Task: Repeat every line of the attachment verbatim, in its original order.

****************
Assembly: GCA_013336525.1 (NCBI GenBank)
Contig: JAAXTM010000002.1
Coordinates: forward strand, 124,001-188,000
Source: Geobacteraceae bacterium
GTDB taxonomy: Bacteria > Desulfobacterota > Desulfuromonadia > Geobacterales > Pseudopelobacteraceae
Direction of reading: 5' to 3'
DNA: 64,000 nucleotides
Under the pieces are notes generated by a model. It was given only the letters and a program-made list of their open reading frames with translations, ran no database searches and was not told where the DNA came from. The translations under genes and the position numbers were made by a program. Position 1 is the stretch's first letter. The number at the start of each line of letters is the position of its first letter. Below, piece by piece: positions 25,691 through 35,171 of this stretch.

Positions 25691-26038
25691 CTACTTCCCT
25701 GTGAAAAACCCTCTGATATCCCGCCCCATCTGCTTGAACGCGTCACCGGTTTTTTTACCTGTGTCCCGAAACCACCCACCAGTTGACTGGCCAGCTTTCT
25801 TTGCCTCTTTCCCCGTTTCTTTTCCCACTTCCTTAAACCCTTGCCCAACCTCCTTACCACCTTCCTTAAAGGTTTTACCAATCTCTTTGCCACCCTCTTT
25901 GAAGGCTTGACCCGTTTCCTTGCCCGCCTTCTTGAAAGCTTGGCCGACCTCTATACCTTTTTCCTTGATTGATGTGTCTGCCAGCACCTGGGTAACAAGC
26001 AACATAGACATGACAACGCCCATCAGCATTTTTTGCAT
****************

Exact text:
Assembly: GCA_013336525.1 (NCBI GenBank)
Contig: JAAXTM010000002.1
Coordinates: forward strand, 124,001-188,000
Source: Geobacteraceae bacterium
GTDB taxonomy: Bacteria > Desulfobacterota > Desulfuromonadia > Geobacterales > Pseudopelobacteraceae
Direction of reading: 5' to 3'
DNA: 64,000 nucleotides
Under the pieces are notes generated by a model. It was given only the letters and a program-made list of their open reading frames with translations, ran no database searches and was not told where the DNA came from. The translations under genes and the position numbers were made by a program. Position 1 is the stretch's first letter. The number at the start of each line of letters is the position of its first letter. Below, piece by piece: positions 25,691 through 35,171 of this stretch.

Positions 25691-26038
25691 CTACTTCCCT
25701 GTGAAAAACCCTCTGATATCCCGCCCCATCTGCTTGAACGCGTCACCGGTTTTTTTACCTGTGTCCCGAAACCACCCACCAGTTGACTGGCCAGCTTTCT
25801 TTGCCTCTTTCCCCGTTTCTTTTCCCACTTCCTTAAACCCTTGCCCAACCTCCTTACCACCTTCCTTAAAGGTTTTACCAATCTCTTTGCCACCCTCTTT
25901 GAAGGCTTGACCCGTTTCCTTGCCCGCCTTCTTGAAAGCTTGGCCGACCTCTATACCTTTTTCCTTGATTGATGTGTCTGCCAGCACCTGGGTAACAAGC
26001 AACATAGACATGACAACGCCCATCAGCATTTTTTGCAT